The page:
October 1, 2009
Reuters reports the following story:
No thumbprint, no money, bank tells armless man
MIAMI (Reuters) – A bank in Florida refused to cash a check for an armless man because he could not provide a thumbprint.
“They looked at my prosthetic hands and the teller said, ‘Well, obviously you can’t give us a thumbprint’,” Steve Valdez told CNN on Wednesday.
But he said the Bank of America Corp branch in downtown Tampa, Florida, still insisted on a thumbprint identification for him to cash a check drawn on his wife’s account at the bank, even though he showed them two photo IDs.
In the incident last week, a bank supervisor told Valdez he could only cash the check without a thumbprint if he brought his wife in with him or he opened an account with them.
“I told them I neither wanted an account with them and couldn’t bring my wife in because she was nowhere close by,” Valdez told CNN.
Bank of America said in a statement cited by CNN: “While the thumbprint is a requirement for those who don’t have accounts, the bank should have made accommodations.”
Valdez said his treatment by the bank violated the U.S. Americans with Disability Act requiring institutions to provide reasonable accommodation to disabled persons.
(Writing by Pascal Fletcher; editing by Todd Eastham)
It would be funny it it weren’t so disturbingly stupid.
November 7, 2008
The majority of Americans with disabilities are not registered to vote. I was trying to find some statistics to post here, but there is not a lot of research on the topic, either.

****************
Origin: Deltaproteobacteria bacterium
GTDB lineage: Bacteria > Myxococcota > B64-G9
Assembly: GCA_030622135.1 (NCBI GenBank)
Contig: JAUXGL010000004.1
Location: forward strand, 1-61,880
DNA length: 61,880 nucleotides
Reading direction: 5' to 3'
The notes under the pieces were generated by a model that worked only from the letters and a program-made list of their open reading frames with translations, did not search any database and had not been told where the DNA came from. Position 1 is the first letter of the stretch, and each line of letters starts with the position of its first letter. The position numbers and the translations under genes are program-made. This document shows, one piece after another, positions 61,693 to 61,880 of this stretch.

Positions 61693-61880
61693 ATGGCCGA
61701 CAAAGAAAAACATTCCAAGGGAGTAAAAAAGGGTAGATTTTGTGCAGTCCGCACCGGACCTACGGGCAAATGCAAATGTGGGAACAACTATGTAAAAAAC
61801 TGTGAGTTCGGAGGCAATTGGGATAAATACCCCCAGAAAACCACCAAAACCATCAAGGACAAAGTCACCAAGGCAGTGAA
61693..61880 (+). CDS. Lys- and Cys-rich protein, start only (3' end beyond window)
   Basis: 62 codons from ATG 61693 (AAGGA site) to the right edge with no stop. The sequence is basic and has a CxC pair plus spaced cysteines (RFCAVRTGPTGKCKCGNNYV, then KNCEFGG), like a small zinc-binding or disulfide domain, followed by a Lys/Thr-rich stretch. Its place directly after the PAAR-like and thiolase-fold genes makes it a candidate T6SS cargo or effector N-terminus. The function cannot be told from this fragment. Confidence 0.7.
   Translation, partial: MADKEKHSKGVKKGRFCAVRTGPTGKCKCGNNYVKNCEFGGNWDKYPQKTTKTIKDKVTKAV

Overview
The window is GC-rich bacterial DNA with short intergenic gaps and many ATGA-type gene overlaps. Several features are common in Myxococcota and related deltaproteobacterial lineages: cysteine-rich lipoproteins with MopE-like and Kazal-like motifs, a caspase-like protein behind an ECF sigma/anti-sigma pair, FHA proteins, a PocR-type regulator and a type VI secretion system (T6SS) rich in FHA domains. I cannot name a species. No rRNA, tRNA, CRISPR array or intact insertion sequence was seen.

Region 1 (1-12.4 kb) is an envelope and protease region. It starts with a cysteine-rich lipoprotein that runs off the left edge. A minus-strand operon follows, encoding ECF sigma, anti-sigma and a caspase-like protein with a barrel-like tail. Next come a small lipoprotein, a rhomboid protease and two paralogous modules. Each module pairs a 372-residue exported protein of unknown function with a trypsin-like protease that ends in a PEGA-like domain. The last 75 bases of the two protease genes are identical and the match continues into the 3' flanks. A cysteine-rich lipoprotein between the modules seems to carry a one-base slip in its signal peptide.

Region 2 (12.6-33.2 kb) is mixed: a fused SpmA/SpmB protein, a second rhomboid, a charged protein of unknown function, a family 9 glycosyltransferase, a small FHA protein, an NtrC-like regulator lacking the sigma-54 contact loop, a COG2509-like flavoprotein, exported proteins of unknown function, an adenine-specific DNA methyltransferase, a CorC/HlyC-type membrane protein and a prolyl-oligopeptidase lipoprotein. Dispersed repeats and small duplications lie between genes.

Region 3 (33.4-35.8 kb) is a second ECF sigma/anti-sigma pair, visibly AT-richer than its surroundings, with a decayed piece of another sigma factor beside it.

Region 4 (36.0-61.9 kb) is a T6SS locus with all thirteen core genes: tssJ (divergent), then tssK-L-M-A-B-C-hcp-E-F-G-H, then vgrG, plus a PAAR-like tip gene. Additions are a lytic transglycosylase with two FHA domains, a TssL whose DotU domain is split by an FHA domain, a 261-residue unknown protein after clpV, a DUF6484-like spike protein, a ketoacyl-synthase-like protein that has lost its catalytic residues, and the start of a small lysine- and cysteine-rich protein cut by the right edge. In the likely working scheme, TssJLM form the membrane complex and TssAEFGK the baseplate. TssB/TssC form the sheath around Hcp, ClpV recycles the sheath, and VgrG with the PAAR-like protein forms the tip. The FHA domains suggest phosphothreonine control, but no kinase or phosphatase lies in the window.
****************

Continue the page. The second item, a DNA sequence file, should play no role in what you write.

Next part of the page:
When I was in New Hampshire, the entrance to the polling place I voted at had stairs and no ramp into the building. The exit, however, had a concrete ramp. So in order for a person who could not climb stairs to vote (and I did witness this with one senior citizen who used a walker) that person would have to go in the out door, which left him or her on the wrong side of all the registration tables. The traffic flow was only suitable for one-way traffic.
A better-designed layout would have had a traffic flow that had people going in the ramp door and out down the stairs. This still means that a person not using the stairs would have to go against the flow of traffic to leave.
The reason this is preferable is to accommodate people who might have cognitive or communication impairments in addition to a physical disability. The flow of the room should make it easy to determine what to do without having to ask. If nothing else, one could imitate the person ahead of you in line, something I do as a nondisabled person put in a new or unfamiliar situation all the time.
In the place I voted in PA, there was only one door so everyone had to go against the flow of traffic to leave. It wouldn’t have been any more awkward for someone in a wheelchair, scooter or with a walker than for anyone else. (If I were running that polling place, I would have still turned the check-in tables ninety degrees do direct flow better, but it was functional the way it was).
Some technology after the jump. Read the rest of this entry »